We theoretically study non-equilibrium dynamics of complex quantum systems, focussing on ultra cold gases near 0K temperature, highly excited Rydberg atoms,
opto-mechanical devices and hybrid assemblies of these.
Experimentalists can now assemble rather simple building blocks such as atoms, molecules or gas-clouds into ever more complex quantum systems with detailed control. We thus follow nature’s path of creating immense complexity, such as life, out of rather simple ingredients. Re-creating complex systems from nature under well controlled conditions in the laboratory out of e.g. cold atoms is called quantum simulations. This is an idea by Richard Feynman, with which scientists hope to understand systems that are too hard to simulate on our computers, or to get some new ideas that emerge due to the (typically) a lot simpler conditions in the laboratory system.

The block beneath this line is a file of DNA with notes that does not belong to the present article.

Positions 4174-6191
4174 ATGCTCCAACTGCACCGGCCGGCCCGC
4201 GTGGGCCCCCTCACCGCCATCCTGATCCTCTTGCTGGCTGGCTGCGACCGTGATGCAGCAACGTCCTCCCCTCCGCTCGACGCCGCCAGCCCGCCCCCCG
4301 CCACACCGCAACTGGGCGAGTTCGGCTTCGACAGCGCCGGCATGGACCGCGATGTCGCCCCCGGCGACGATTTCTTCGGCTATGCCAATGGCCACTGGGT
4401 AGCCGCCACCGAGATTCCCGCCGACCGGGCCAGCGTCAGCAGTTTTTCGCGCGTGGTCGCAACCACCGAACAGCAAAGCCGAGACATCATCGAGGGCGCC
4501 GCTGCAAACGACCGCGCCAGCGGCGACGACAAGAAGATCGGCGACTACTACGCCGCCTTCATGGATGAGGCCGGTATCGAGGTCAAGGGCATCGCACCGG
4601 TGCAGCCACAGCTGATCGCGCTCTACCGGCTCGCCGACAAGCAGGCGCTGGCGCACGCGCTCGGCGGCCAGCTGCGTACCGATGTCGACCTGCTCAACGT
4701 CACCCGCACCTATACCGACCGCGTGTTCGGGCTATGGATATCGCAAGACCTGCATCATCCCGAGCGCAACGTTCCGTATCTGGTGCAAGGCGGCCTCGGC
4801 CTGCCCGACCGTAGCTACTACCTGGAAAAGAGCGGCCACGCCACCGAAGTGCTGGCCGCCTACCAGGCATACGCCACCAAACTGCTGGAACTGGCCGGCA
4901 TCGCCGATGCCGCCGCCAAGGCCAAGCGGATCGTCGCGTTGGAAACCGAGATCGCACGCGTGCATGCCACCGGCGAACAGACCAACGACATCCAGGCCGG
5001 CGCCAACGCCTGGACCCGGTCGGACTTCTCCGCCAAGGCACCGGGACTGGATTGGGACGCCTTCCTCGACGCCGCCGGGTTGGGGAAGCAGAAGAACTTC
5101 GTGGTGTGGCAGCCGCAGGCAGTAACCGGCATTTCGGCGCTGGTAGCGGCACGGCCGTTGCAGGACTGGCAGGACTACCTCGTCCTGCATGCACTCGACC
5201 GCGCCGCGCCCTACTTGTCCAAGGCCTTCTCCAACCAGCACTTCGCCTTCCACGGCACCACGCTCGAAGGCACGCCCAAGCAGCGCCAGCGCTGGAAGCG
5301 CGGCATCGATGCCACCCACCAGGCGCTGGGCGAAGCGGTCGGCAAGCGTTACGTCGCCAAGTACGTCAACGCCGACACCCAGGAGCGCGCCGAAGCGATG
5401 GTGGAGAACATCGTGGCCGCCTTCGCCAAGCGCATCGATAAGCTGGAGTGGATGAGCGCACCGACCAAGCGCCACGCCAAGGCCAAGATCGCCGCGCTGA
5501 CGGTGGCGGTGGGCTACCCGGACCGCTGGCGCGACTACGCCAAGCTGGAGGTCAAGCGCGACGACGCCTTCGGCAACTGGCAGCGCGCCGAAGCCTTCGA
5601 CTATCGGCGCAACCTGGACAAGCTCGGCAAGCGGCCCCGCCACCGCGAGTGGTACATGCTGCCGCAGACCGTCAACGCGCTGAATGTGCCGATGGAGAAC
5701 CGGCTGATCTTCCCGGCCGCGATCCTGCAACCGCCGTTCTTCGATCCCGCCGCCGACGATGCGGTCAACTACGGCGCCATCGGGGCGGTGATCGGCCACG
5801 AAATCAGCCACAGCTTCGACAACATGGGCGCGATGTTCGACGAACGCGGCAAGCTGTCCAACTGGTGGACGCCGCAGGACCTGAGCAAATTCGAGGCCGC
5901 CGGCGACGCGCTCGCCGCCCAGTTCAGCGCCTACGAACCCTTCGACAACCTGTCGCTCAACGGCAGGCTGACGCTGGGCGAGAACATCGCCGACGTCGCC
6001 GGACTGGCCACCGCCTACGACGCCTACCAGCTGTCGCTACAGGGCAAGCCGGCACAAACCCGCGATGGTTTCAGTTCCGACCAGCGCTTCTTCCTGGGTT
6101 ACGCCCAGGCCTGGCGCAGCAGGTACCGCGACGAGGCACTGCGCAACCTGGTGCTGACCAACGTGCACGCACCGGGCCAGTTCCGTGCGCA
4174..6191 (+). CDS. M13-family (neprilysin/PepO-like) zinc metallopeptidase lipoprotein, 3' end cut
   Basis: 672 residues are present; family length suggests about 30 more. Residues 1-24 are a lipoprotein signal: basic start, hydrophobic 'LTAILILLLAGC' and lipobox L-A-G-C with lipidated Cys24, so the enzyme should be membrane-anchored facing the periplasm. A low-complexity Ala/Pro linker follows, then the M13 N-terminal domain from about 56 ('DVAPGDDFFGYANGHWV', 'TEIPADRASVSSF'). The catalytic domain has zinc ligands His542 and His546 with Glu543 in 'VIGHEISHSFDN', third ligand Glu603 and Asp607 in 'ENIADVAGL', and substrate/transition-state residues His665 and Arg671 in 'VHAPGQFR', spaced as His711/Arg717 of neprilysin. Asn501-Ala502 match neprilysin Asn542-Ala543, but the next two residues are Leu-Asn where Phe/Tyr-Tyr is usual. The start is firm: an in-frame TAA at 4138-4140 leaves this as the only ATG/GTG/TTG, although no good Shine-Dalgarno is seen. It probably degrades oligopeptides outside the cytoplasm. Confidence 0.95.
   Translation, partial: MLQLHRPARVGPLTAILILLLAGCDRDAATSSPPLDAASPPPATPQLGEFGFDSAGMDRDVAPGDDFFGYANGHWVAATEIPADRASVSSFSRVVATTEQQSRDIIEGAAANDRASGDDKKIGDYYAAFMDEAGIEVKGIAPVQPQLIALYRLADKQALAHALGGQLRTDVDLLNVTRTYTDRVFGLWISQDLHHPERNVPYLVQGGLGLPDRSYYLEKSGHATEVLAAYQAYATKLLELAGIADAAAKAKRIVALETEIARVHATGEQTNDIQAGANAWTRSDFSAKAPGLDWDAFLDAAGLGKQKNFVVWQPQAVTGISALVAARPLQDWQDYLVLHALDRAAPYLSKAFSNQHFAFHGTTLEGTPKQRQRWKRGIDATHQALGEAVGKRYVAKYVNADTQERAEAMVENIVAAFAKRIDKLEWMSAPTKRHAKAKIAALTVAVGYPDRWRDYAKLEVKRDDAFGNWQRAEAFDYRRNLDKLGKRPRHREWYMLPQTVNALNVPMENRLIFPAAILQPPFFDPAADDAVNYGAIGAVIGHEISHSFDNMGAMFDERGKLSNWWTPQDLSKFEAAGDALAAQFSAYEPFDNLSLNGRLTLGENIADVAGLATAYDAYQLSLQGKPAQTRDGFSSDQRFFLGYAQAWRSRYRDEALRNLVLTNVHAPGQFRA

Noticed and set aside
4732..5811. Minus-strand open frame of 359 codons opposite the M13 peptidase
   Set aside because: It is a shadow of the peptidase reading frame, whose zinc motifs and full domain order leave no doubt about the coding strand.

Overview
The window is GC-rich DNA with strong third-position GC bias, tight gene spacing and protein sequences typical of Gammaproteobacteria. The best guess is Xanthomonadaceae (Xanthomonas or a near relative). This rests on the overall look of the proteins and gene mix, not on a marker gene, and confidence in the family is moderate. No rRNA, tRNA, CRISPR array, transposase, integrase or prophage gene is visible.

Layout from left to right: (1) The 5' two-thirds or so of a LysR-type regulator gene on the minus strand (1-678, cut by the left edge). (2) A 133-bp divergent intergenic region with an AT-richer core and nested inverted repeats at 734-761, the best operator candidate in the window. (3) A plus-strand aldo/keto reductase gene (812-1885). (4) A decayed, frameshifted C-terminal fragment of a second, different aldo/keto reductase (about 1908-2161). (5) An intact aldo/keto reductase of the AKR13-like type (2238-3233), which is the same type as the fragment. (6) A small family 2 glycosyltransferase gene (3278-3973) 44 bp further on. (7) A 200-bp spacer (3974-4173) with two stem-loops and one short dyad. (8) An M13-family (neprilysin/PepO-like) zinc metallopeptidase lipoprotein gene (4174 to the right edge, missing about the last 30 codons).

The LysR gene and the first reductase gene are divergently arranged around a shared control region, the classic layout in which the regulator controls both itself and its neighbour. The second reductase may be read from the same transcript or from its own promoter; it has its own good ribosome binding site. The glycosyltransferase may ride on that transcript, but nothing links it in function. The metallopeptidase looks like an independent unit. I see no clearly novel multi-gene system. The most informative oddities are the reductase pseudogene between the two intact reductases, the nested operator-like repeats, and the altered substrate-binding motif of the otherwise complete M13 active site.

Our group is interested in discovering ways how the tools above can be turned into quantum simulators for energy transport (e.g. in photosynthesis), or concepts from quantum chemistry (e.g. conical intersections). Beyond that we are also interested in quantum mechanics on mesoscopic scales and numerical solutions of the many-body quantum problem.